A few years ago, the Washington Nationals lost pitching prospect Sterling Sharp to the Miami Marlins, as they had one of the early picks in the Rule 5 draft. Sharp made four appearances out of the Marlins’ bullpen; ironically, his fourth and final was at Nationals Park — and the Nats crushed him leading to Sharp’s DFA after giving up five runs (four earned) while only getting one out against the Nats. He cleared outright waivers and the Nats paid $50,000 to re-acquire him from the Marlins. As we know, Sharp made it to the Majors but the sinkerballer just couldn’t stick, and his career ended with a 10.13 ERA in those four career games with Miami.

The Nats selected Ward last year in the major league portion of the Rule 5 draft, and before that, Jim Riggleman was the manager in 2010 when Rizzo picked up pitchers Brian Broderick and Elvin Ramirez. Both were ultimately returned to their original teams, and Broderick was a costly reminder that season that you hurt yourself by hiding your Rule 5 pitchers. Back then, Riggleman only had seven bullpen arms — six since he didn’t want to use Broderick — and who can blame him. The team had some success with catcher Jesus Flores — but generally speaking, Rule 5 in the past 15 years has not produced the results like it used to. The reason for that is that you are taking career minor leaguers and expecting them to sink-or-swim against MLB players that feast on marginal players.

Historically, Rizzo has been rather tight on giving up 40-man roster spots to players ahead of the Rule 5 draft. There is a reason for that. The last time the Nats actually lost a player for good in the Rule 5 draft was catcher Adrian Nieto in 2013, and while he stuck on the Chicago White Sox roster through the 2014 season, he never played in MLB again. So maybe the Nats don’t protect Parker and Henry, and roll the dice.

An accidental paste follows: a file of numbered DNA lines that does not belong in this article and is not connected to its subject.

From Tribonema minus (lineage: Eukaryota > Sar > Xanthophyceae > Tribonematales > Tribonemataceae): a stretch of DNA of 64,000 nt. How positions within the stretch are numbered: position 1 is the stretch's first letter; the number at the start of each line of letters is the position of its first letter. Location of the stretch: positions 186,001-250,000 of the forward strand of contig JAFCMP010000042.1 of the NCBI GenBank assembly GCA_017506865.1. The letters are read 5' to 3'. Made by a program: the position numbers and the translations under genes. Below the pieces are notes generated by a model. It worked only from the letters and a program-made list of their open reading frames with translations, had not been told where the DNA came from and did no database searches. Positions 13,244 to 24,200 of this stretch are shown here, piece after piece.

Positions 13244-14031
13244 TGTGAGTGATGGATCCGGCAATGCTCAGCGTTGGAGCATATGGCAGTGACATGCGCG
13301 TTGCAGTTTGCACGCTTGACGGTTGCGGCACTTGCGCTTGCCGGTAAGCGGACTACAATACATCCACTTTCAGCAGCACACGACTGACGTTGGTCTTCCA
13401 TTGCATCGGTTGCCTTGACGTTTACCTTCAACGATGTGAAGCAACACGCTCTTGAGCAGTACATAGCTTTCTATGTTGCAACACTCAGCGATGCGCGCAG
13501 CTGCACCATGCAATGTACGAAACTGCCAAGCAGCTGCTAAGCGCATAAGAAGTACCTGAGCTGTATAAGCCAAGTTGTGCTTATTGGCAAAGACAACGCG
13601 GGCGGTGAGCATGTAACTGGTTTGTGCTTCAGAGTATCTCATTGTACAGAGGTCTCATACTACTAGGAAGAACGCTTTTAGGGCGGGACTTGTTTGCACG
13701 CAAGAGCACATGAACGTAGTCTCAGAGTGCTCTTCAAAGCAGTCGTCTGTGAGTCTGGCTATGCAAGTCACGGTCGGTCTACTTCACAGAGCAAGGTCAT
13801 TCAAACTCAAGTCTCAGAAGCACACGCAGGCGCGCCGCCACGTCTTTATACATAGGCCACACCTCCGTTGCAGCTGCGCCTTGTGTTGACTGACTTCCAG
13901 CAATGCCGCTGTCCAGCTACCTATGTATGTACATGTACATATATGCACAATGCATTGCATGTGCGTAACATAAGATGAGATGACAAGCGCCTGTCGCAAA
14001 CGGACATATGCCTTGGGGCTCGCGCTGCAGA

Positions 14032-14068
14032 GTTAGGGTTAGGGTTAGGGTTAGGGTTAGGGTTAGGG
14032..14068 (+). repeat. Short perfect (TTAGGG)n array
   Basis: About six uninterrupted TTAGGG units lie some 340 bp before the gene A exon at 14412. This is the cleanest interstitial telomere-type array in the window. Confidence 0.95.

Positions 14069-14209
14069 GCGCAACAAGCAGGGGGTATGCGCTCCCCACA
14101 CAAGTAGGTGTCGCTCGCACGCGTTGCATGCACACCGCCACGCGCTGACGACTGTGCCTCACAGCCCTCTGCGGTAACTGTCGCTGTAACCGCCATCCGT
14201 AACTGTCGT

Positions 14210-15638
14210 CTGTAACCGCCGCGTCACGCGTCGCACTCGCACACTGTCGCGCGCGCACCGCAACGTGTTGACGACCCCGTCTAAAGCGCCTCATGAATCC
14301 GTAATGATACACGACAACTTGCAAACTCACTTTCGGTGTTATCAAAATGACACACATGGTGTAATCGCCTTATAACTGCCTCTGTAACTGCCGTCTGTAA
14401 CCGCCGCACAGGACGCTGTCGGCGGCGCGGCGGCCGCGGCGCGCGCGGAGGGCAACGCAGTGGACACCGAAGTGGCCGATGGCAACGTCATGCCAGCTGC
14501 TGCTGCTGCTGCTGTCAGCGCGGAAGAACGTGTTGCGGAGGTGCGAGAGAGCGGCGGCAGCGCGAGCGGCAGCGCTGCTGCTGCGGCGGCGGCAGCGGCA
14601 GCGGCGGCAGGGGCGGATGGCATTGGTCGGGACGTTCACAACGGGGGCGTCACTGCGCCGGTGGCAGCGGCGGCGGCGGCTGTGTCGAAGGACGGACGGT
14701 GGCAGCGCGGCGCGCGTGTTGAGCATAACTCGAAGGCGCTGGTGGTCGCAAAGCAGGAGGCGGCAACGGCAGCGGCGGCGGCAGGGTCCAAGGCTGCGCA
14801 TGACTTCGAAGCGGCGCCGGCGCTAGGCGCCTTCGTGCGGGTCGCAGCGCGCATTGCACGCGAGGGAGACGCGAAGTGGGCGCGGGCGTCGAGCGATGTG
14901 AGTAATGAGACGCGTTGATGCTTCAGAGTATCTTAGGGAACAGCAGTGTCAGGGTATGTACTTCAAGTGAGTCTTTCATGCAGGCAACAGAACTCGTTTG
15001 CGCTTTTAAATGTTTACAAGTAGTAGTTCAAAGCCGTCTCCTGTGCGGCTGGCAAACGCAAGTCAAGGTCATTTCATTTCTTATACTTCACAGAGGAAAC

However, the Rule 5 draft does have symbolic importance. Even if it’s rarely of any real consequence, it gives each organization a decision point for each of the prospects it’s been cultivating, and it gives those of us on the other side of the screen some insight into how they assess those prospects.

In 2019, the Nats chose to protect left-handed pitcher Ben Braymer, while leaving Sharp and other Rule 5-eligible prospects unprotected. Braymer ended up tossing 7⅓ innings of 1.23 ERA ball for the Nats during the 2020 season, including a five-inning spot start in which he earned the win over the Marlins. While Braymer wasn’t among the Nats’ key contributors amid a disappointing season, he did serve a function down the stretch. He performed well enough to vindicate Rizzo’s decision to protect him — but he has never pitched again in the Majors. Rizzo needed a 40-man spot on May 27, 2022, and he DFA’d Braymer.

Of course as free agency and waiver claims are going on, any new acquisitions will require roster spots if the free agents require MLB deals. There are certainly names like Cory AbbottRoddery Munoz, Ward, and Amos Willingham from the pitching ranks as well as Jake Alu,  Jeter Downs and Israel Pineda as position players who could all be DFAs. You would think that Andres Machado and Alex Call are bubble players going into Spring Training and could be cuts. It is also decision time for Joan Adon and Carter Kieboom as they are both out of options like Machado too. Call has remaining options, and that will probably save him.

The team has seven remaining arbitration eligible players. Five players all appear to be locks for contract tenders by the November 17 deadline with possibly Dominic Smith going the Luke Voit route of either agreeing to Rizzo’s salary offer or getting a non-tender which was the road travelled by Voit at the tender deadline.

Here is the list of arb-eligible tender candidates sorted by service time and the MLBTR estimates:

The roster shuffle is a complicated dance when you start getting to names like Robles, Kieboom, Smith, Machado and Call, and even Pineda and Ward. Many decisions are made when a GM believes he can pass a player through waivers and keep him on the roster back in Triple-A.

Did we miss any names?